Before we dive into the content, let’s take a step back to appreciate where we are at in building test network environments. It all started with building a physical lab environment, where we had to purchase hardware, physical space, power, cables, and the list goes on… After physical labbing became cumbersome and costly, we (network engineers) began looking at virtualized solutions (GNS3, EVE-NG, CML). Beyond the cost savings and quicker turnaround, virtualized lab environments brought network testing labs to the personal computers of many network engineers. Obviously, these virtualized labs still require a good amount of hardware resources, but the point is that anyone can invest in a powerful computer or server to emulate an entire network topology.
Virtualized labs have now become a very popular simulation tool for many engineers. It’s not to say that physical labs have gone with the wind (because there are many scenarios where actual hardware is required for specific test conditions), but it has become less popular, as virtualized labs have empowered individual network engineers to get lab environments up and running more quickly. So how could this situation get any better? Enter containerized labs…. more specifically, containerlab.
So what is containerlab you may ask? I’ve known about it for awhile, but it wasn’t until my Twitter pal Julio (@juliopdx) brought it to my attention. He was able to spin up a network topology in the matter of minutes using the power of Docker and containerlab! Beyond the speed, I was also impressed at the simplicity of defining a network topology in a YAML document. My wheels started spinning more when I figured out that this topology could be checked into version control (git) and be integrated into a CI/CD pipeline/process. So on top of creating automated testing scripts (via pyATS, Batfish, Suzieq), you can also control and configure the network topology as code! That’s pretty cool stuff!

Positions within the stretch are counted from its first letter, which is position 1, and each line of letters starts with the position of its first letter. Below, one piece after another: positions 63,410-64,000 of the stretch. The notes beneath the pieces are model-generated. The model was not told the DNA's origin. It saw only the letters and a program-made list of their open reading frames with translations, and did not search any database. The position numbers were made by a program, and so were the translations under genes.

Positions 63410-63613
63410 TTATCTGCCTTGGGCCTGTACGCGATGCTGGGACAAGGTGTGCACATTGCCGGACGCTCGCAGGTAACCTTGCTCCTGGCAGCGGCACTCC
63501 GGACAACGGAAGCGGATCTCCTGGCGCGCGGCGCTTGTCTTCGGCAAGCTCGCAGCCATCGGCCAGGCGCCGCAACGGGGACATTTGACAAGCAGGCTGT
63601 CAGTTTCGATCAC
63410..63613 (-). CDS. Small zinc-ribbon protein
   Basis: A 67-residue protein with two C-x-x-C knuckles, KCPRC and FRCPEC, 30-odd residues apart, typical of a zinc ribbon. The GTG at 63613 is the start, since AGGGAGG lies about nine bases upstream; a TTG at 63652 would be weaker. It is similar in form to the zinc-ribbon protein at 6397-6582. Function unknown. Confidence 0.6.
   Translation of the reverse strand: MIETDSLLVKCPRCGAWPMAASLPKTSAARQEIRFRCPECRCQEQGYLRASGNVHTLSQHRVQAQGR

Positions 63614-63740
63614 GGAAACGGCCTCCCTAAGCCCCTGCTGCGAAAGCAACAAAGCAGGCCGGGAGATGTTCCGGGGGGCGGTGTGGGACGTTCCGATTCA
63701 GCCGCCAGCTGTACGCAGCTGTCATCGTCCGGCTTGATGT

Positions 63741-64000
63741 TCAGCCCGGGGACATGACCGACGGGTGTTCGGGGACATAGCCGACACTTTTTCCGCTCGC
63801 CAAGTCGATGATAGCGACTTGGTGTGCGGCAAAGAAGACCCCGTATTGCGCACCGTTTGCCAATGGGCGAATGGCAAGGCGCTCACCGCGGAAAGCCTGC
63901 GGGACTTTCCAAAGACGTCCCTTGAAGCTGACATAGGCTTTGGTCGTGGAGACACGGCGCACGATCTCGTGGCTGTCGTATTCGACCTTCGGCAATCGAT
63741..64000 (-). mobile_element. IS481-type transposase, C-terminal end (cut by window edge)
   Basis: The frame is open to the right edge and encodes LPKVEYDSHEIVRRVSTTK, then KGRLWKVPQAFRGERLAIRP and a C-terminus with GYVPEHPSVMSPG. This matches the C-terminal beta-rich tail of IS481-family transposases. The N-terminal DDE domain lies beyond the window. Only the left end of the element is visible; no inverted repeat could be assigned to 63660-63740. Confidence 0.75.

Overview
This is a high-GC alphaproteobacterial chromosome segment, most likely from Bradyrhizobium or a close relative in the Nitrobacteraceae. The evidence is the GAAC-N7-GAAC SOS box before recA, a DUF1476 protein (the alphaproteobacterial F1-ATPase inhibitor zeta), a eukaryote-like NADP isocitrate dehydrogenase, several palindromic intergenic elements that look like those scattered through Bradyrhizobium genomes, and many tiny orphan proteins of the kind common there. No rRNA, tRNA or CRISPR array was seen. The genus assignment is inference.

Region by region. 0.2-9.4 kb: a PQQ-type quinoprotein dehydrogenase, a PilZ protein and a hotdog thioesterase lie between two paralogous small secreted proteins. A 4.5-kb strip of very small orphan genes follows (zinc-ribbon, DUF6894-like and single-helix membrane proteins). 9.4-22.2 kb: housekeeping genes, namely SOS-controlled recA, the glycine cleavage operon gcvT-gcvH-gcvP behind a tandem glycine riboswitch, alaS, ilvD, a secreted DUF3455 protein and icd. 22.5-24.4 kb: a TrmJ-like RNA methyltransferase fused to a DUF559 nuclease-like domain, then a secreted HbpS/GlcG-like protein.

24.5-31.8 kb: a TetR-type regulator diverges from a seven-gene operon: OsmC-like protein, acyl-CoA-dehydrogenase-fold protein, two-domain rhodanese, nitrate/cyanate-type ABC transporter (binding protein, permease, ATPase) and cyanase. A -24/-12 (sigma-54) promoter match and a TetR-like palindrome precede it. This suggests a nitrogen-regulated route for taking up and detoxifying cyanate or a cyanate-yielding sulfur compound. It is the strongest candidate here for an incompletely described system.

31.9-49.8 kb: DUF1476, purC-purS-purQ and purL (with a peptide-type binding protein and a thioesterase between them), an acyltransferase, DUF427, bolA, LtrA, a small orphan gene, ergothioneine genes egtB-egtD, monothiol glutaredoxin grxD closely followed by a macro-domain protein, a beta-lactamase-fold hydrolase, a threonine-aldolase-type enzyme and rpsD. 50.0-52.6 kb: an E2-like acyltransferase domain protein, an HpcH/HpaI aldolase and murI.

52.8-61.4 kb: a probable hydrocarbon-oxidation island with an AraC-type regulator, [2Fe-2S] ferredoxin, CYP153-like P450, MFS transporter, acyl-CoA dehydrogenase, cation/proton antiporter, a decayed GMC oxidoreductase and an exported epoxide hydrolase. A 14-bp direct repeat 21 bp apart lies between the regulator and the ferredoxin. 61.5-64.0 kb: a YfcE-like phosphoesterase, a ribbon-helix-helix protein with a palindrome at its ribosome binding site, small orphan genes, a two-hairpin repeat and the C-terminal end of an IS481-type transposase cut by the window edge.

In this post, we are going to install containerlab, create a topology with two Cisco CSR devices (running IOS-XE 17.3.2), apply some basic configuration, and destroy the lab. Here’s a high-level, step-by-step breakdown of what we are going to accomplish (only 10 steps!):
- Install containerlab (on Ubuntu 20.04 VM)
- Clone forked version of vrnetlabs
- Copy the .qcow2 image of the desired device (Cisco CSR running IOS-XE 17.3.2 – requires proper licensing/rights!)
- Create the Docker image for the CSR
- Create a topology file
- Deploy the lab